Innovative Energy Consultancy Ltd
Innovative Energy Consultancy Ltd

Power and gas prices rise across the board

Gains in commodity markets created a general bullish trend in the GB energy market in June, with most gas and power contracts experiencing gains. In addition, the UK’s vote to leave the EU impacted commodity and power markets towards the month’s end.

Seasonal gas prices gained 0.2% on average, as higher oil prices fed through to the GB gas market. Winter 16 gas increased12.2% to average 40.6p/th, while summer 17 gas was up 12.0% to 37.5p/th.

An outage at Rough gas storage facility has prevented injections until 3 August, which could impact winter supplies. Day-ahead gas moved 13.2% higher to average 34.3p/th.

Following the EU referendum vote, spot gas contracts gained due to increased trading and a weaker pound, making UK gas less expensive to investors, and leading to a rise in demand.

Seasonal power contracts climbed in June, following their gas counterparts higher. Winter 16 power lifted 9.2% to a seven-month high of £43.8/MWh. Summer 17 power rose 9.1% to £37.7/MWh. Day-ahead power also followed its gas counterpart, up 8.8% to £37.3/MWh, the highest average in seven months.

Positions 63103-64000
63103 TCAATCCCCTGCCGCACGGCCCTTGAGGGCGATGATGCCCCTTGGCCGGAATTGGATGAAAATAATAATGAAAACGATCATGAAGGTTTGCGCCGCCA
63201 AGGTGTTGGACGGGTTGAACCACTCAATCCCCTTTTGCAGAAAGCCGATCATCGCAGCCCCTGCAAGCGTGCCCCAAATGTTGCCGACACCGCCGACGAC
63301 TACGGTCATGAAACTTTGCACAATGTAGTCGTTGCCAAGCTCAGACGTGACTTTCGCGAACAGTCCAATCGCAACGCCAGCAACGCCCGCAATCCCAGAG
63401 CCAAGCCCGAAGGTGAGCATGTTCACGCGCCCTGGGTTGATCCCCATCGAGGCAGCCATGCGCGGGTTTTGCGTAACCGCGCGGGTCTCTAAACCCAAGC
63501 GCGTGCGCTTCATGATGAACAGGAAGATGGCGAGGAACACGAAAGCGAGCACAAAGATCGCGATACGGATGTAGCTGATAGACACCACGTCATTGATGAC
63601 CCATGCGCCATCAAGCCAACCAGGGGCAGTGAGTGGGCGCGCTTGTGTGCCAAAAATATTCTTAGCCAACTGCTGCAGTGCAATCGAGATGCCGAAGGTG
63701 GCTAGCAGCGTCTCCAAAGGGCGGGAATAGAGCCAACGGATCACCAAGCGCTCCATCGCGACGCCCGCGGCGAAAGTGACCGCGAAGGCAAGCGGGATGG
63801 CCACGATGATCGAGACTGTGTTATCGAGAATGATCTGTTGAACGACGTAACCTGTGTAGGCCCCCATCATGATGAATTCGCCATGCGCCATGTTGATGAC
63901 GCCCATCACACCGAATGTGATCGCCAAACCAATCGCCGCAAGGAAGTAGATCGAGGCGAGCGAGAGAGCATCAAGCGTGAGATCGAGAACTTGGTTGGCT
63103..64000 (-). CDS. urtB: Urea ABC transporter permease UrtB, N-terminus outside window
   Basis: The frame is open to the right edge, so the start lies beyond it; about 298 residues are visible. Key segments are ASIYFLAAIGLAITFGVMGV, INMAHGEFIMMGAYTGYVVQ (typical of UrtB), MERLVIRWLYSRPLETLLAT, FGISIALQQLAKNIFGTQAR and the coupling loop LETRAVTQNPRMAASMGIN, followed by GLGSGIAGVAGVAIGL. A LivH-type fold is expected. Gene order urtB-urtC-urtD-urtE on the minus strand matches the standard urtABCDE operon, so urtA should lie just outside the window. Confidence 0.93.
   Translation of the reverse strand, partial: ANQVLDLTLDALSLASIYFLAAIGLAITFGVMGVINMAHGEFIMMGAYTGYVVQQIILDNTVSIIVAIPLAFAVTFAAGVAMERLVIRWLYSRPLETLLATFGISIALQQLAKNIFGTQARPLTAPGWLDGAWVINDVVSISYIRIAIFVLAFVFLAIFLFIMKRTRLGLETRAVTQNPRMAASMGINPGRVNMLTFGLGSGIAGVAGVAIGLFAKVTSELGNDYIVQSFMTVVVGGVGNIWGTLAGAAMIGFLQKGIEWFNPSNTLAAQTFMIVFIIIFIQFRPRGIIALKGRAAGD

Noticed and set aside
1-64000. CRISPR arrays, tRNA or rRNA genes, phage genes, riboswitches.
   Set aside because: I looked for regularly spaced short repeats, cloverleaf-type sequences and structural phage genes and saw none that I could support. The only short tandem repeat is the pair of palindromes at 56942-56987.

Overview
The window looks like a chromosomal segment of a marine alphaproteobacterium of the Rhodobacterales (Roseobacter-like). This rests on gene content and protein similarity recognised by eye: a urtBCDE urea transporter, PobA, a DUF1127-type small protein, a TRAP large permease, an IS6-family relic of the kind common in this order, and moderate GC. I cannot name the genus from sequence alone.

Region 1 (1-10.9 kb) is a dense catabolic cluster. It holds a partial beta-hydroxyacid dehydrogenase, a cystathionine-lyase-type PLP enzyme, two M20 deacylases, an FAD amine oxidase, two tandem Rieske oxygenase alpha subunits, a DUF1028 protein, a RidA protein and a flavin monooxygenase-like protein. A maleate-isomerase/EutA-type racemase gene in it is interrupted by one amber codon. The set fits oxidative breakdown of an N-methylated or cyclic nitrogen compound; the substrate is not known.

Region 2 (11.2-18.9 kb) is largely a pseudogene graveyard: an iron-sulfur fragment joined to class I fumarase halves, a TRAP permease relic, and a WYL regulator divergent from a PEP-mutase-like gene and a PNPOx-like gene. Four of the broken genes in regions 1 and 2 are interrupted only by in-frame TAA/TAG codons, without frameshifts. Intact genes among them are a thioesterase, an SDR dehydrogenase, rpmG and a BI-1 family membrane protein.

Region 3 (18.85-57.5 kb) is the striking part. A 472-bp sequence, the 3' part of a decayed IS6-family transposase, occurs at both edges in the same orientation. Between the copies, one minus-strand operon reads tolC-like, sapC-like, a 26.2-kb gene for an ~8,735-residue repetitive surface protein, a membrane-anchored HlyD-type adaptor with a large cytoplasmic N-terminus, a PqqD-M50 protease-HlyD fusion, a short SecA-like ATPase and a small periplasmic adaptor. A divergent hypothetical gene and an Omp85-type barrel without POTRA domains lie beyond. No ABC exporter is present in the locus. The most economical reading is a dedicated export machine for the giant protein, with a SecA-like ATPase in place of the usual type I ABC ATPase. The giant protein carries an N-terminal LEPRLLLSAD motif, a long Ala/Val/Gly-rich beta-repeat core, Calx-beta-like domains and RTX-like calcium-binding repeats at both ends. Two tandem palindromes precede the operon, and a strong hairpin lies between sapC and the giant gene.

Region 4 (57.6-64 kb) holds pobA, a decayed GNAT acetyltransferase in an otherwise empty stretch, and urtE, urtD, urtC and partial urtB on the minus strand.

Oil prices reach a nine-month high

Brent crude oil prices rose 4.9% to average $49.9/bl in June.

At the start of the month, prices rose leading up to the OPEC meeting.

Militant attacks in Nigeria caused supply disruptions, with demand pressured further by stronger Chinese demand. Towards the end of June, prices were impacted by market uncertainty leading up to the EU referendum. The Brexit vote caused prices to drop $2.1/bl to $48.6/bl.

API 2 coal was up 14.9% to average $53.9/t. On 20 June prices reached $58.9/t, their highest level since July 2015.

EU ETS carbon dropped 5.4% to average €5.6/t. Prices fell after the referendum result.

The month ahead: Brexit uncertainty

The markets are expected to remain volatile until more is known about the UK’s political landscape, which could take several months to stabilise.

Without an agreed output cap, some nations could increase production levels and thereby limit further gains in oil prices.


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